Architect: We can fix MLB’s attendance problems if we just architect hard enough!

MLB attendance is on pace to fall again for the fifth straight year, and while all evidence is that this is mostly a self-inflicted wound by team owners — some combination of setting ticket prices too high and too many teams not even trying to compete — SBNation’s Scott Hines has a different idea: He thinks the problem is too many ballparks are like Camden Yards. No, seriously:

The retro-nostalgic trend in baseball park design started by Baltimore’s Oriole Park at Camden Yards in 1992 has grown stale. A familiar palette of materials and grab-bag of design touches has shown up in new ballparks everywhere, like brick and stone, quirky-for-quirk’s sake outfield angles, and historicist allusions to baseball’s supposed Golden Age. While a few stadiums — notably Miami’s Marlins Park, which we’ll get to later — have bucked convention, there’s little separating a Comerica Park from a Nationals Park, or a Great American Ballpark from a Citizens Bank Park.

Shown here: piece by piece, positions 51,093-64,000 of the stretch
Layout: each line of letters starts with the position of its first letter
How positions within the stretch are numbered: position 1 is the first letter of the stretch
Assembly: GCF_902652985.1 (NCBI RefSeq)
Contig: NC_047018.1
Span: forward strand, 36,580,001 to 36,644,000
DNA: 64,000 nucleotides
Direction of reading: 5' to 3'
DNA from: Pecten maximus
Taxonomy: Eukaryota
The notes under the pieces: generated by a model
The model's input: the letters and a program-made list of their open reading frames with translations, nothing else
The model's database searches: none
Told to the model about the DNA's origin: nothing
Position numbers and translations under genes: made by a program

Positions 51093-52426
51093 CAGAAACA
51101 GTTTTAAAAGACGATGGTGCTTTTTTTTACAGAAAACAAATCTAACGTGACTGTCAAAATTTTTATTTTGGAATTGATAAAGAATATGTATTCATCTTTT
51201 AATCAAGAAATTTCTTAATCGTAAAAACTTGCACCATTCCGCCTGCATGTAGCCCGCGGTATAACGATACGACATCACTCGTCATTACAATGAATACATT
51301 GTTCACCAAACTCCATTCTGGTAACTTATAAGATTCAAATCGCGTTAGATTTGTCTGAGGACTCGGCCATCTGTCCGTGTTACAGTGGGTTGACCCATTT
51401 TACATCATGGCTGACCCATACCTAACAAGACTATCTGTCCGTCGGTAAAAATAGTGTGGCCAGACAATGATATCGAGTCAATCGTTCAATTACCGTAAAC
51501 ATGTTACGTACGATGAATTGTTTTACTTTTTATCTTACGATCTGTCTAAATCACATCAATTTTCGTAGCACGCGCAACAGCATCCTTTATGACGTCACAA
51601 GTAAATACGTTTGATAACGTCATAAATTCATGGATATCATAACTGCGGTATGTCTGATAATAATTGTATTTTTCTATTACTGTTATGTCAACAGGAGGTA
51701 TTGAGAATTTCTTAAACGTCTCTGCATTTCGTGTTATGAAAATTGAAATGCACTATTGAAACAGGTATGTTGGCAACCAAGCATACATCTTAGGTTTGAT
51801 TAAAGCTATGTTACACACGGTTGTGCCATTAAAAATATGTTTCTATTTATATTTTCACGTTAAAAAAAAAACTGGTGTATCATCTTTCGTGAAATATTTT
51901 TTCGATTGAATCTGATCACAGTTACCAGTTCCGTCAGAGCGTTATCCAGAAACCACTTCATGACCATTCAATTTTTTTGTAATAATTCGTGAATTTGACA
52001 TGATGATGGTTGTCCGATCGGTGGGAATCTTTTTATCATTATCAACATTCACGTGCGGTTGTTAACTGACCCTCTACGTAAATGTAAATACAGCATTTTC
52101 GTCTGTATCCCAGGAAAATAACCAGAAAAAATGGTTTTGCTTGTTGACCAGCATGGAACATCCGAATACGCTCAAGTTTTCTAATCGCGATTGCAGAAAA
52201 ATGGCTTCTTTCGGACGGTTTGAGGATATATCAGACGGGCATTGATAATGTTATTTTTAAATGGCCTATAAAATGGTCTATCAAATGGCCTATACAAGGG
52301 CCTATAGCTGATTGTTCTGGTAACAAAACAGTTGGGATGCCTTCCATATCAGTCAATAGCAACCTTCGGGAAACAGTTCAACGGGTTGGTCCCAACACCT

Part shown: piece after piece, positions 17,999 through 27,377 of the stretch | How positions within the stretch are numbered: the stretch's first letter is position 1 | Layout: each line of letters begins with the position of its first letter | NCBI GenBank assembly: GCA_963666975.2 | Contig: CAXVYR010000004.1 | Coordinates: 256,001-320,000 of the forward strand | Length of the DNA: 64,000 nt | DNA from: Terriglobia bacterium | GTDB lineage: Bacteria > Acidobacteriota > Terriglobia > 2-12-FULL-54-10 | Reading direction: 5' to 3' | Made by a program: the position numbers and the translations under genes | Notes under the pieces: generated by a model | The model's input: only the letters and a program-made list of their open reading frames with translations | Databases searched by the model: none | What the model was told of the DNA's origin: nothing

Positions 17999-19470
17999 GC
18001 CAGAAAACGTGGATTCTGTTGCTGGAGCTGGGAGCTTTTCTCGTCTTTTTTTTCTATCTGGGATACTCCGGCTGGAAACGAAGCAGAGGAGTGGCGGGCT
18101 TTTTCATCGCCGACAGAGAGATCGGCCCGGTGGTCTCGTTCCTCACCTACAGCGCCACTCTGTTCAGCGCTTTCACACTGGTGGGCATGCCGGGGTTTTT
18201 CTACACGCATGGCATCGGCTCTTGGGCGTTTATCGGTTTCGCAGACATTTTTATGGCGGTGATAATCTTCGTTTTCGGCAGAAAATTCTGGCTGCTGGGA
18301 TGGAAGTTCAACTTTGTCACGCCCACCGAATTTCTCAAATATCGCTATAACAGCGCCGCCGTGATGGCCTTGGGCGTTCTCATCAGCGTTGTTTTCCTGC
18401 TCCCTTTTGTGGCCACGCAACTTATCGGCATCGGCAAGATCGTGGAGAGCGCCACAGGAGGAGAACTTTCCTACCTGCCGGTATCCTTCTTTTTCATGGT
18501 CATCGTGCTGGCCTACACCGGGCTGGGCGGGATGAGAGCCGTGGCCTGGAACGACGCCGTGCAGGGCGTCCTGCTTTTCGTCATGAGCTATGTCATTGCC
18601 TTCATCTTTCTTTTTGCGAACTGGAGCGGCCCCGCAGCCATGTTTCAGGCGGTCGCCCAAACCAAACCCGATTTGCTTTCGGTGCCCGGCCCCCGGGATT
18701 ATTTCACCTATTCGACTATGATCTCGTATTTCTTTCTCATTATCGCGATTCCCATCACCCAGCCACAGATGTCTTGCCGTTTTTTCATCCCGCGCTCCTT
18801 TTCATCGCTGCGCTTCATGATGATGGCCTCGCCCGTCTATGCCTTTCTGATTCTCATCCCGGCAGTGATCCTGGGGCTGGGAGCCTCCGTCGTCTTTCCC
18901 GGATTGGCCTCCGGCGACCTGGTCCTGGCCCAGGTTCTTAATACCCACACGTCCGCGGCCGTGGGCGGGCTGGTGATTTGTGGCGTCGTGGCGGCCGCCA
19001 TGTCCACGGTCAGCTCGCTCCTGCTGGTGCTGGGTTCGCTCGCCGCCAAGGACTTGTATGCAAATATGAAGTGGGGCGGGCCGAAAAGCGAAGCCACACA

That’s all mostly true about the cookie-cutter modern stadium designs, but why would it be causing attendance to drop? Are baseball fans so fickle that they’ll only turn out to games if they’re presented with a dazzling new architectural experience every decade or two? Do millennials and Gen Z have some aversion to brick and stone that baby boomers and Gen X didn’t?

The answer, it appears, is mostly that Hines is a frustrated stadium architect (“When I did a career-shadowing trip to an architecture firm as a high-school freshman and saw not-yet-public drawings for what would become Milwaukee’s Miller Park, I was hooked”) and wants a reason to say how he would design baseball stadiums if only someone would give him a chance. Which, fine, everybody has a right to be a critic. So what are his ideas for building better ballparks?